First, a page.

February 20, 2007

Proposed Arizona Bill Would Fine “Political” Profs

A bill approved by a Senate Government Committee of the Arizona State Senate would impose fines for professors who advocate partisan positions.  The proposed legislation, S.B. 1612, sponsored by Sen. Thayer Verschoor, leader of the Republican majority in the Senate would prohibit professors at public universities or colleges in the state from:  1)  endorsing, supporting or opposing any candidate for local, state or national office;  2) endorsing, supporting or opposing any pending legislation, regulation or rule under consideration by a local, state, or federal agency;  3)  endorsing, supporting or opposing any litigation in any court;  4)  advocating “one side of a social, political, or cultural issue that is a matter of partisan controversy;”  and 4)  hindering military recruiting on campus or endorsing the activities of those who do hinder military recruiting.

The proposed legislation would direct the Arizona Board of Regents to develop guidelines for implementing the law, and requiring all faculty to participate annually in a three hour training session on their responsibilities under the law.  Violators of the law could be suspended or terminated, and would be subject to prosecution by the state attorney general or county prosecutors, with penalties up to fines of $500.  Universities and colleges, and their insurance companies, would be prohibited from paying the fines of any faculty convicted under the law.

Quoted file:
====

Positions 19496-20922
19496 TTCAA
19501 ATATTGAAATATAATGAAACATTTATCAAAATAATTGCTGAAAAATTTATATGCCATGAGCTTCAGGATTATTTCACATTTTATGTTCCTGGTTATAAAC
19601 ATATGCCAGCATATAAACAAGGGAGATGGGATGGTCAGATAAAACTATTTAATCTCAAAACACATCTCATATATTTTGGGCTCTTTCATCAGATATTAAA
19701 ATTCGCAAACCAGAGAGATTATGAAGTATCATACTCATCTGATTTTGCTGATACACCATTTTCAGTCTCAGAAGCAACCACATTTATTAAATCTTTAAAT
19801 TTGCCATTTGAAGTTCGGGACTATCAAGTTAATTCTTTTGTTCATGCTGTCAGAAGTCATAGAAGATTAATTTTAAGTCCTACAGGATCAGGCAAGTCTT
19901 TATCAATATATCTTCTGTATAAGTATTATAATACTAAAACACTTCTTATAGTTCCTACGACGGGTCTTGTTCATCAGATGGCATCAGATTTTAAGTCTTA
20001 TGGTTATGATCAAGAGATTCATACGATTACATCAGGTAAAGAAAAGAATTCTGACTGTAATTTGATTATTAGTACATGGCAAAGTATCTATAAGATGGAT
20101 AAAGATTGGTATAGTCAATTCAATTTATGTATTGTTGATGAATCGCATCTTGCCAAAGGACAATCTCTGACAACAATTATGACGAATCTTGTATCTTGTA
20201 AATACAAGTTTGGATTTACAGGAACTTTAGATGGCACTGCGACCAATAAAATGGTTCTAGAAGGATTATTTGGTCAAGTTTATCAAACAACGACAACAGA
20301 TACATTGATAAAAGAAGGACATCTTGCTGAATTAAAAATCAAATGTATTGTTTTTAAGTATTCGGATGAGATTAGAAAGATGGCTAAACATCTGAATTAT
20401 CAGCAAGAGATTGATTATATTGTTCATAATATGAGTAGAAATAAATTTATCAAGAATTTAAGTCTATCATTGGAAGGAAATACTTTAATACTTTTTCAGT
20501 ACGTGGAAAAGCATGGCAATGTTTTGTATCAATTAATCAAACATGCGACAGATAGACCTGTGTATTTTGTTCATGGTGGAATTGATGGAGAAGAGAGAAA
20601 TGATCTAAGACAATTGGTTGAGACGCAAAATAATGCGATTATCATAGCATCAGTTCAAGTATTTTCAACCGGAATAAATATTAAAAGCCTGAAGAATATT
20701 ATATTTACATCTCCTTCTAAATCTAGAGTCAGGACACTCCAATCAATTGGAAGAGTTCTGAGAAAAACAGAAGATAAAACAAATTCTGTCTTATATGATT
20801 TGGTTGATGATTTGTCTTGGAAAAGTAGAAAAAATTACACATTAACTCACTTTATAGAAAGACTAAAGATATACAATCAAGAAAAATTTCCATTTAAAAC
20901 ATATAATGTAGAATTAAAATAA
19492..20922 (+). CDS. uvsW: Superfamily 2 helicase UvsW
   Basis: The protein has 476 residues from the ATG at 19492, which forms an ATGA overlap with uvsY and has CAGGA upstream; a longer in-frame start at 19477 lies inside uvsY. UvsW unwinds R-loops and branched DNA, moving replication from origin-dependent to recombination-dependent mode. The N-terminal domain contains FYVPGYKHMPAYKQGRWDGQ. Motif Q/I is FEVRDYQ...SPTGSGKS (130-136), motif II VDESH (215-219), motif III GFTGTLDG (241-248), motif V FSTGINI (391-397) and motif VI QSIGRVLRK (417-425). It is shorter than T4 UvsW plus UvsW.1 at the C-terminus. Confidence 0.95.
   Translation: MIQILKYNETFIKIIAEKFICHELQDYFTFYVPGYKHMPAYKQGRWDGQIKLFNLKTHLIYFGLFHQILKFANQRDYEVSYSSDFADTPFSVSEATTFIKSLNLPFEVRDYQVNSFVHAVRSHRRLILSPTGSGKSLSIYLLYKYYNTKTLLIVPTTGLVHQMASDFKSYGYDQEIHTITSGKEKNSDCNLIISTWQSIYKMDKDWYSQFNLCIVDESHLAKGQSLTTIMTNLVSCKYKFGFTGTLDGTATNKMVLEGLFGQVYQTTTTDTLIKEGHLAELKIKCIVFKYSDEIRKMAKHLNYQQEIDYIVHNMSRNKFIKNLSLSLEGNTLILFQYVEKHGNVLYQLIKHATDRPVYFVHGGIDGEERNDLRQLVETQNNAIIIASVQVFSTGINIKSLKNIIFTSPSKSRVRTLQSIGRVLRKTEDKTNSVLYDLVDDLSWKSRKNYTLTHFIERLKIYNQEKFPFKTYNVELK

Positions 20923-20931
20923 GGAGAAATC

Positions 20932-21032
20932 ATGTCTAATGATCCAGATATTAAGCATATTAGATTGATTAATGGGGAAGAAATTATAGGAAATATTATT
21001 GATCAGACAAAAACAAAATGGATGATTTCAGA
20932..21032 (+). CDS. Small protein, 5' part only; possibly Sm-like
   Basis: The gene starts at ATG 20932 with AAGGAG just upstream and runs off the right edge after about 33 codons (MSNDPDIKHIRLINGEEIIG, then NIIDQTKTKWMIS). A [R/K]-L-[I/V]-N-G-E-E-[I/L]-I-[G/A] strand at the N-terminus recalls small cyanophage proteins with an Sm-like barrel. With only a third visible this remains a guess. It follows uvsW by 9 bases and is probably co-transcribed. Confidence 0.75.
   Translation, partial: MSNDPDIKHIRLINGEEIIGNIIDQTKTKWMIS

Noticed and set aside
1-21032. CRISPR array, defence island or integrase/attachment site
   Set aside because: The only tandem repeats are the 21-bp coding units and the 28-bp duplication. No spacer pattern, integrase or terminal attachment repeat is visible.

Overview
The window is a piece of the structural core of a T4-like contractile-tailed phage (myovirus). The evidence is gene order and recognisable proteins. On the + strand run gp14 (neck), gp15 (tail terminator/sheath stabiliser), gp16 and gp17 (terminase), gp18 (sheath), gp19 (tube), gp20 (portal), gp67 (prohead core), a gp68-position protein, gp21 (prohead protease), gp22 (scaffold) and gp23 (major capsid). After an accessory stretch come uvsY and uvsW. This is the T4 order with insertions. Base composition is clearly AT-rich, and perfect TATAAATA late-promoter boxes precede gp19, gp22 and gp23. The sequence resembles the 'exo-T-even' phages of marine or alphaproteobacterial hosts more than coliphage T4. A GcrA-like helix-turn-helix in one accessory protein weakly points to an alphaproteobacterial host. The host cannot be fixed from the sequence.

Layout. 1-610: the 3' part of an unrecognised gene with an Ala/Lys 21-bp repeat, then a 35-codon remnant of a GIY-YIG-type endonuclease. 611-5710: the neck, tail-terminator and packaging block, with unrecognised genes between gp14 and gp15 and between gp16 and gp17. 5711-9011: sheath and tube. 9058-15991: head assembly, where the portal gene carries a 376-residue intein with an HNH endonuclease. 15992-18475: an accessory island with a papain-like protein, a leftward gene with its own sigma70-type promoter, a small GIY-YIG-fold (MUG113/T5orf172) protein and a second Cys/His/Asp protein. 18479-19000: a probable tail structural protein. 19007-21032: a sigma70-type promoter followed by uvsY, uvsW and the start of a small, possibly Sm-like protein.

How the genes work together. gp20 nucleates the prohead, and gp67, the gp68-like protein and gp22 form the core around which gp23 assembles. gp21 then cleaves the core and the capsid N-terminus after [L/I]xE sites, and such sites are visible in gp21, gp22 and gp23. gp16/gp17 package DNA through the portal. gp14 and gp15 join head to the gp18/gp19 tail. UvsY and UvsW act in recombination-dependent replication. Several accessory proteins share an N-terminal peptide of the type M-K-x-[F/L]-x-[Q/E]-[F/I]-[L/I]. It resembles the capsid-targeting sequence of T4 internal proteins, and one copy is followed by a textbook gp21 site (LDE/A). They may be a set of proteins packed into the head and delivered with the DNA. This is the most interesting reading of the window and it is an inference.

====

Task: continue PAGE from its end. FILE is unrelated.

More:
The proposed law has drawn criticism from faculty and student groups, pointing out the obvious constitutional problems with it;  the blog College Freedom has called the bill "the worst legislative attack on academic freedom in the history of American higher education."  Verschoor, a 1993 graduate of Arizona State University, stated that there has been a problem with professors imposing politics on their students;  he defended the bill by saying "You can speak about any subject you want -- you just don't take a position."

The text of the bill can be accessed at http://www.azleg.gov/legtext/48leg/1r/bills/sb1612p.pdf



February 20, 2007 in Current Affairs | Permalink | Comments (1) | TrackBack